Bad policy decisions led to the loss of millions of jobs in industrial communities across America. Good policy decisions could lead to revitalization.
The House of Representatives’ Select Committee on Economic Disparity and Fairness in Growth met on Monday in Lorain, Ohio to examine ways to renew prosperity in the “forgotten communities” in America’s Industrial Heartland.
The new, bipartisan panel, modeled from President Franklin D. Roosevelt’s Temporary National Economic Committee, seeks to “study and recommend proposals to make our economy work for everyone, powering American economic growth while ensuring that no one is left out or left behind in the 21st Century Economy.”
Monday’s session featured expert testimony from local and national officials alike. In his opening remarks, Chairman Jim Hines (D-Conn.) expressed hope that the committee’s work would be an opportunity for Congress to listen to the concerns of workers, a skill, he joked, that is oftentimes missing in Washington, D.C.
But after several decades of policies that led to the offshoring of millions of good jobs from the region, there’s a lot of work to do to renew hope in America’s heartland. Dee Baker, Lorain Urban League’s Director of Community Outreach and Engagement, painted a portrait all too familiar to many Americans.
“The economic struggles of Lorain County mirror the devastating fate many other Rust Belt regions in the Midwest have faced over the last three decades,” Baker said. “Across the region, manufacturing industries that once turned natural resources into economic wealth have faced precipitous decline due in large part to advancements in automation and the expansion of global trade, leaving many of the small towns that once served as the country’s economic heartbeat on life support.”
“Each year,” Baker continued, “companies in Lorain County continue to shutter, placing workers in an increasingly precarious position. So many companies have downsized, forcing full-time workers to subsist on part time hours and pay. Laid-off steelworkers are struggling to find work and provide for their families. Their cars have been repossessed. Their homes have been forced into foreclosure. They have suffered both a financial and mental toll.”
Lourenco Goncalves, CEO and Chairman of Cleveland Cliffs, which employs upwards of 25,000 steelworkers, bluntly concluded:
“Nearly 30 years down the path of this globalist experiment, we now recognize the equation: we export our jobs and economic might and in return America gets some cheap goods, global pollution, hallowed out communities, drug addiction and the politics of division.”
“Amazon warehouse jobs are fine,” Goncalves said, “but they will never provide support for families and communities in the way that steelworker jobs did here in Lorain… with middle-class wages, pensions, profit sharing and healthcare.”
Pat Choate, the director of the Manufacturing Policy Project and former running mate of Ross Perot, struck a similar chord from a national perspective.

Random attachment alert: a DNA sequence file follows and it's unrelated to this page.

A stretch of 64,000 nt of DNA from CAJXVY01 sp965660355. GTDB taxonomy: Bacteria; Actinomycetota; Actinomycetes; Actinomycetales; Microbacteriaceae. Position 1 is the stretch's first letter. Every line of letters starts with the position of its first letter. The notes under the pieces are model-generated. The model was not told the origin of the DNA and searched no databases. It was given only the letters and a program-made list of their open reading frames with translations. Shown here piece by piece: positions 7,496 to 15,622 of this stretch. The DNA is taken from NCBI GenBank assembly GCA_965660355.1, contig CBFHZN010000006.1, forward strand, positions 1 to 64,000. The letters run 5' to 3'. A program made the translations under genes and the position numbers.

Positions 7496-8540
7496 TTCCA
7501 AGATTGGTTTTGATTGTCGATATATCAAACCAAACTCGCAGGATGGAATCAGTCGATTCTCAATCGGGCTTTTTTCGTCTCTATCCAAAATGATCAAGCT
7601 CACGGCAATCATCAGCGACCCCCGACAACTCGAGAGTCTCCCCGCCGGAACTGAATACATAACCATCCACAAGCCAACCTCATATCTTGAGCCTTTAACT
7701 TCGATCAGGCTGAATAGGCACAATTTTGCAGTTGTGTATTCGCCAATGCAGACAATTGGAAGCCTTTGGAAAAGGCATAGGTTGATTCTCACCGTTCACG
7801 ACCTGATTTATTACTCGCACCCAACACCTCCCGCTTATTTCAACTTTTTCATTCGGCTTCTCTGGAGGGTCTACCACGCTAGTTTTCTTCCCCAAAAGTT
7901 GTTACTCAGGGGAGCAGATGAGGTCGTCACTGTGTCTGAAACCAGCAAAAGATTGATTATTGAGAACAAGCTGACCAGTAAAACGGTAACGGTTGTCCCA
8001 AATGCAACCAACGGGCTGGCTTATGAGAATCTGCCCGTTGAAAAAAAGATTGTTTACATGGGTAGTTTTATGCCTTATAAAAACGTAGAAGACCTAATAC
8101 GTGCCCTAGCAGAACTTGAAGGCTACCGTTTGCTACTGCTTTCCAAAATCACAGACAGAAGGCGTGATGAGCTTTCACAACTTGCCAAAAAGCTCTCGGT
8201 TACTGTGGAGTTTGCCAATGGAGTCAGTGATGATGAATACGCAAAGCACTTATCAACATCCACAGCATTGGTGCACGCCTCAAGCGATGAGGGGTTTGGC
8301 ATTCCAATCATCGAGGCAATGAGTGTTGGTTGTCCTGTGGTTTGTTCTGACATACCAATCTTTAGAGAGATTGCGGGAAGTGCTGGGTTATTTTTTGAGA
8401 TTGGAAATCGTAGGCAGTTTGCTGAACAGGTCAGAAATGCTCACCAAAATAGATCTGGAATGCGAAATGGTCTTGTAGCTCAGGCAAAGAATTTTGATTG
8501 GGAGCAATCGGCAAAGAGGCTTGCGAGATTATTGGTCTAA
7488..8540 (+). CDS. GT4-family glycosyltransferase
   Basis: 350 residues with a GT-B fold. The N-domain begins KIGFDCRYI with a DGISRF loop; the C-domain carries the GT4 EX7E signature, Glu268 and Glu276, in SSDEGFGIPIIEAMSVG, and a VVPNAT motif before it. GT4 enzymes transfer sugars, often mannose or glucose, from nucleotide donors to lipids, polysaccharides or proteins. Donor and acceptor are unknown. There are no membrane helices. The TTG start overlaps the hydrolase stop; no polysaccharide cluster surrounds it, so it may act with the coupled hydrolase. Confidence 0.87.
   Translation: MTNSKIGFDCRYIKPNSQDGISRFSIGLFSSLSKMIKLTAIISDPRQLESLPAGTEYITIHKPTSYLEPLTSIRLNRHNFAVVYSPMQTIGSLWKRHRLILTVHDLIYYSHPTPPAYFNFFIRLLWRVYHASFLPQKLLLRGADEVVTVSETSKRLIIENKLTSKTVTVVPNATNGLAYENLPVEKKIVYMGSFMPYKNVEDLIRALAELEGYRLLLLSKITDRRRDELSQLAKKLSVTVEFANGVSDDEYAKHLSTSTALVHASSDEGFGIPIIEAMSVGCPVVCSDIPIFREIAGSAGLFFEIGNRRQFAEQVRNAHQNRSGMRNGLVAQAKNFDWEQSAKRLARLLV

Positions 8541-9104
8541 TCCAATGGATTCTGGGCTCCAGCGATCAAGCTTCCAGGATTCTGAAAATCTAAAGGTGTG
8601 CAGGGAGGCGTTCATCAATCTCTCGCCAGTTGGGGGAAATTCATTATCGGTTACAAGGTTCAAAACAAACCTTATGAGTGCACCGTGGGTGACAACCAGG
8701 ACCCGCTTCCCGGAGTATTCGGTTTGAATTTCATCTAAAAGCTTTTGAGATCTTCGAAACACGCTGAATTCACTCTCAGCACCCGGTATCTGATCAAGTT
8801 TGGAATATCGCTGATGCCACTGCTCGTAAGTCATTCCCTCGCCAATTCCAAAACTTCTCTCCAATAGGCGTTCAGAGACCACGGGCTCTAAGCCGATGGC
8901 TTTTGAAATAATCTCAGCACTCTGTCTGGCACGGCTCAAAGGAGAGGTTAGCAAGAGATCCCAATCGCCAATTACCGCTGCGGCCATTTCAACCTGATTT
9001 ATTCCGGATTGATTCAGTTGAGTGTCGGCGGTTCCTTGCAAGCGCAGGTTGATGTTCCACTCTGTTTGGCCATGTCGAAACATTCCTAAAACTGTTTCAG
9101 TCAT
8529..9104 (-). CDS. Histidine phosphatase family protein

“Looking backward from today’s vantage point, we can define three distinct Big Tradeoff eras since 1900,” Choate said. “Between 1900 and 1932, efficiency dominated. In the Roosevelt era between 1933 and 1980, equity prevailed. In the Reagan era between 1981 and today, efficiency dominated.”
But could we be approaching a new era? Richard Cain, vice president of United Steelworkers (USW) Local 1104, presented the committee with a choice that could serve as grounds for cautious optimism.
“Defending and strengthening our country’s workers and lowering economic disparity requires at least three key strategic shifts by our country: (1) refocusing federal domestic investments on critical infrastructure; (2) retooling our labor and environmental laws for a twenty-first century democracy; and (3) exporting not just our goods, but our ideals, for a just global economy,” Cain said. “Trade policy in particular must play a dual role of defending our communities from unfair trade practices by governments and foreign multi-national corporations, while ensuring the goods and services our workers produce can reach global markets.”
One of the keys to renewing hope in the Industrial Heartland must be a commitment to keeping workers in their communities. Both Baker and Lorain Mayor Jack Bradley expressed concern about a “brain drain” from the region, which will make it harder for the area to recover.
New education initiatives can help. Kelly Zelesnik, Dean of Engineering, Business, and Information Technologies at Lorain Community College, testified that applied apprenticeships have found so much success that her institution has re-oriented their approach toward these manufacturing programs.
Panelists also discussed other ways to encourage development, including investments in building both physical and human infrastructure, the use of opportunity zones, and rebuilding critical supply chains.
“We also need to support policies that defend our critical infrastructure and national security, like the Section 232 tariffs, which have been a boon for the domestic steel industry, and have permitted firms to re-invest more than $15.7 billion in new or upgraded steel facilities creating at least 3,200 direct new jobs,” Cain said.
The message from workers and community leaders could best be summarized by Cain: “We have to reverse this trend and ensure that government policy uplifts our kids and communities… We need to tackle globalization with an eye toward ensuring economic prosperity for all.”